Among some of the additional factors are the physical proximity of the goods in a retail marketplace (Stone as craft beer and Keystone as macro are often found separated, although always in the same general location) as well as evidence of confusion. On the latter, Stone only provides one instance: “In December 2017, for example, a consumer reached out to Stone to inquire about the brewery’s new ‘STONE LITE’ product – a non-existent beer that appears only in MillerCoors’s deceptive advertising,” Stone Brewing states on page 18 of its complaint.
“If there’s evidence of actual confusion, it’s typically going to be featured prominently in the complaint because it’s such powerful evidence,” Palfreyman says. “My educated guess would be that’s all they have, but it’s possible they have more and that’d come out in discovery.”
John Szymankiewicz, an attorney with the Beer Law Center and author of the book, Beer Law: What Brewers Need to Know, says that the critical question to ask in this lawsuit is what a consumer understands or believes about these brands.
Specifically, Szymankiewicz notes that a "sophisticated" customer in a legal sense is one that does in-depth research on a specific product before buying it. Two similar trademarks could be OK if a purchaser is knowledgeable and can understand differences clearly and easily. However, beer buyers are generally not "sophisticated" in this sense, he says, because at retail, all beer is within the same general proximity and a typical shopper doesn't do research before choosing a particular product. The Brewers Association—of which Stone is a very proud member—only counts its defined collection of "craft" breweries responsible for 12.3% of the national volume of beer.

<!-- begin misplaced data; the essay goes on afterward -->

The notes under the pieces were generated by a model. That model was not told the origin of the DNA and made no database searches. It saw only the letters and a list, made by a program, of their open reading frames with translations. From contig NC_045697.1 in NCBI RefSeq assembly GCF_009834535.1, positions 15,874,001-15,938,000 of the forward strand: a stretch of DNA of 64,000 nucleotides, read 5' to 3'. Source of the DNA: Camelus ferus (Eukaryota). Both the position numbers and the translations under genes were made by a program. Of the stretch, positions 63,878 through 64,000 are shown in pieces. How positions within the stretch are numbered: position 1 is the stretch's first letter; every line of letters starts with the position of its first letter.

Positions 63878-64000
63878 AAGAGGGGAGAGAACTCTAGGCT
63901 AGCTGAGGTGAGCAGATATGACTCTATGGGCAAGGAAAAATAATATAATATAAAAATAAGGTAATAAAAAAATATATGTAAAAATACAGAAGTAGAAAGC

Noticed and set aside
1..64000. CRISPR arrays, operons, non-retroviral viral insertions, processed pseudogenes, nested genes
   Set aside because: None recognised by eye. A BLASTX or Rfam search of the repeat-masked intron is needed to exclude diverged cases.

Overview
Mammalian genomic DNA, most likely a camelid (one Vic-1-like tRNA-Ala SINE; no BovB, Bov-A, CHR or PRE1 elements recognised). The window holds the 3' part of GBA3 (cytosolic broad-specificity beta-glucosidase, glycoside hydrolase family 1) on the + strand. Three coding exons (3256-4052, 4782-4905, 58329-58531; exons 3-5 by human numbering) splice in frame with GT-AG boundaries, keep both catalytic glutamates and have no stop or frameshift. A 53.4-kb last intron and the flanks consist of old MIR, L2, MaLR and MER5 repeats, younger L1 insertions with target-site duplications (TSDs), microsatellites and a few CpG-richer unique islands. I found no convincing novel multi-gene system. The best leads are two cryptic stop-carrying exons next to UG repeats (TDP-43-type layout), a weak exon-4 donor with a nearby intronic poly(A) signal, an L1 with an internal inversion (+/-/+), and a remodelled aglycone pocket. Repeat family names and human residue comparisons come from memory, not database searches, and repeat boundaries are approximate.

"So, would a typical beer buyer understand that the can that has ‘Stone’ as one of the major design elements of the package is not from Stone Brewing?" Szymankiewicz asks. "Well, I'll let the judge decide on this one. But I think the answer is 'no, that's confusing to consumers.'"
The opposing side to that argument may actually be made by Koch himself. In his announcement video, he holds up a can of Keystone Light, with his middle and ring fingers covering the word “Key” stacked above the word “Stone,” and points out that the can “says 'Stone Light,' two words that you would never see together in association with our company.” In this moment, Koch is stating that the words used on the can have no connection to his beer, yet would still create confusion around his own product. But! It also creates an ironic situation that Palfreyman said could be advantageous for MillerCoors’ own response, though it could also only be a “peripheral issue.”
Michael K. Fretwell, an associate attorney with Maryland's Laubscher, Spendlove & Laubscher, P.C., sees the lawsuit through two issues: what's on Keystone cans and what's used to market the product. In terms of MillerCoors using "Stone" to create confusion toward Stone Brewing's brands on packaging, he says arguments by Koch are not outrageous, but are "a bit thin."
"If MillerCoors were using 'Stone' as the new mark on the cans without anything else, or with little else, then it would be the use of the 'Stone' mark and that would be a problem," Fretwell says. "However, the cans also include 'Key' and 'Light.' I think it is clear that the can of beer is Keystone Light from MillerCoors."